MH17 passenger's son sues airline in Australian court

A relative of an Australian victim of Flight MH17 at a memorial unveiled outside Parliament House in Canberra last Friday.
A relative of an Australian victim of Flight MH17 at a memorial unveiled outside Parliament House in Canberra last Friday.PHOTO: AGENCE FRANCE-PRESSE

SYDNEY • The first legal action against Malaysia Airlines over the ill-fated Flight MH17 - which was shot down over Ukraine more than a year ago - has been filed by the son of a passenger, the Sydney Morning Herald reported.

The papers were filed by Australian Tim Lauschet at the country's Supreme Court through Sydney firm LHD Lawyers last Friday, the newspaper reported yesterday.

Mr Lauschet lost his mother Gabriele Lauschet when the Boeing 777 crashed on July 17 last year during a flight from Amsterdam to Kuala Lumpur.

The newspaper said 48-year-old Gabriele Lauschet was a respected teacher at the German International School in northern Sydney.

All 298 passengers and crew on board the plane were killed, the majority of them Dutch, but with 38 Australian citizens and residents among them.

The plane was shot down during a bout of heavy fighting last year between Ukrainian forces and pro-Russian separatists, sparking global condemnation.

The Australian paper's report, citing the legal claim, said Mr Lauschet, 24, a labourer, had been forced to sell the family home and give up his job following the loss of his mother.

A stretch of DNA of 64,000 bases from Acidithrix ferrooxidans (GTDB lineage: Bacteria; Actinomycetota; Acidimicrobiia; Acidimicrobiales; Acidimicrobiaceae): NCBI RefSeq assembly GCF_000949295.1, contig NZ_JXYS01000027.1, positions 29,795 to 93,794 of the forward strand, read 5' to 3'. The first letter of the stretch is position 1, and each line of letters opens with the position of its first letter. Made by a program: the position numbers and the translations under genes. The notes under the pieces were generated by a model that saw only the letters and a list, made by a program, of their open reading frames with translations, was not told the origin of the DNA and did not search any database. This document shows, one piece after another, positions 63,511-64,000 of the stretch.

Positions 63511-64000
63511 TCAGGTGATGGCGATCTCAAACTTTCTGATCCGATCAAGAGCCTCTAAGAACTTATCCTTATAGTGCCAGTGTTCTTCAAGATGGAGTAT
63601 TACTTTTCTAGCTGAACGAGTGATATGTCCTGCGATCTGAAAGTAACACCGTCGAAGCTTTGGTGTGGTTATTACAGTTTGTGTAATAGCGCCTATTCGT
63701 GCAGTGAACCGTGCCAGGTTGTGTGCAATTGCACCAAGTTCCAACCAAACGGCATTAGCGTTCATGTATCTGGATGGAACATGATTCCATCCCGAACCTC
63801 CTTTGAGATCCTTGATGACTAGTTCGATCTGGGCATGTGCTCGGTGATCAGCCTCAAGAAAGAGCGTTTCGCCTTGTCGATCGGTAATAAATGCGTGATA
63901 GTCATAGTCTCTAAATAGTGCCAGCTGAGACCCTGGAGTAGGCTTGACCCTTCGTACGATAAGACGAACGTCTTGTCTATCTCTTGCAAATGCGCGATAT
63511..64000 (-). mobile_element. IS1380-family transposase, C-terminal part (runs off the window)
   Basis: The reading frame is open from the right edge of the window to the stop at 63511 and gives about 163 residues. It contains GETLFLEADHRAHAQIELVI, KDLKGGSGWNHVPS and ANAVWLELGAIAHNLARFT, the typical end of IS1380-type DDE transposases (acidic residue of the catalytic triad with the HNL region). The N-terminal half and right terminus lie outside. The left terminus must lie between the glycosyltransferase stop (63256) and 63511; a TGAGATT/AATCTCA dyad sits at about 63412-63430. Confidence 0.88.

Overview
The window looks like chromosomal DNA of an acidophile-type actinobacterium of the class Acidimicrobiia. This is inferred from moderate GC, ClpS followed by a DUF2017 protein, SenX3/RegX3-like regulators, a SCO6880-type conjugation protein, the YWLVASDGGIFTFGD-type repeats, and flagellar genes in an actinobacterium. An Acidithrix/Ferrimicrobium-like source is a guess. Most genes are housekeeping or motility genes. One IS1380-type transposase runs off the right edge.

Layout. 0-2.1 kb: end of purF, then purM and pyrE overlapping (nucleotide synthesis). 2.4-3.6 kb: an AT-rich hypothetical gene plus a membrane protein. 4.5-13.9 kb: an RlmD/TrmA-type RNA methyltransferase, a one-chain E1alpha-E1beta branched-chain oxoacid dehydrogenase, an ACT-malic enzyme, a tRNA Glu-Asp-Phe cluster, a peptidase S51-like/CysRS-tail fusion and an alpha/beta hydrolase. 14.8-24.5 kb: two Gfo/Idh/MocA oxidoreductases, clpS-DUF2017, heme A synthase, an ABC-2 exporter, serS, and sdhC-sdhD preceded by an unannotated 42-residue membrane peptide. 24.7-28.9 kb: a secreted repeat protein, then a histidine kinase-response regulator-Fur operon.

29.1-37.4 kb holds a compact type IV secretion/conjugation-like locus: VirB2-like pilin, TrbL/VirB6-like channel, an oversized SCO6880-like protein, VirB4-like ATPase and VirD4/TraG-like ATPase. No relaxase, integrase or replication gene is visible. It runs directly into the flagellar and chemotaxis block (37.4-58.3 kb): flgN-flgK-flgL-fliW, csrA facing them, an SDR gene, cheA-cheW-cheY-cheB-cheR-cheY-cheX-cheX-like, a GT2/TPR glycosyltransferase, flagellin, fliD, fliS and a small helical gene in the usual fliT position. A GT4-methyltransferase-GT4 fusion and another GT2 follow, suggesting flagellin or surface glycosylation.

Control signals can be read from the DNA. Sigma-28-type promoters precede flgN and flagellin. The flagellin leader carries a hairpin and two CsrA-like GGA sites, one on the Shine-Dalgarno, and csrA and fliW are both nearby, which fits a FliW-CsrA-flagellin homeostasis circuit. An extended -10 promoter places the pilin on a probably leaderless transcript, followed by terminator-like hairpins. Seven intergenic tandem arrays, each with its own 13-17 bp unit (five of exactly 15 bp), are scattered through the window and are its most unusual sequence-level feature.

He said he had received US$50,000 (S$68,400) in compensation. But his lawyers argue that, under international law, all families of the victims should have immediately received "no questions asked" payments of US$113,100. The lawyers said that accepting this sum would not preclude them from making further claims.

Mr Lauschet said he had received his mother's care, education, guidance and encouragement as well as financial benefits and support. The claim said he had suffered a "recognised psychiatric and/or psychological injury as a result of the death of his deceased mother", adding that he was no longer able to continue working after the incident.

He said he had no choice but to take legal action as the airline had not responded to his lawyers' questions in January.

"What choice do I have? Roll over and play dead? I'm trying to put my life back together but it's really hard and Malaysia Airlines is not helping," the paper quoted Mr Lauschet as saying.

A version of this article appeared in the print edition of The Straits Times on July 20, 2015, with the headline 'MH17 passenger's son sues airline in Australian court'. Print Edition | Subscribe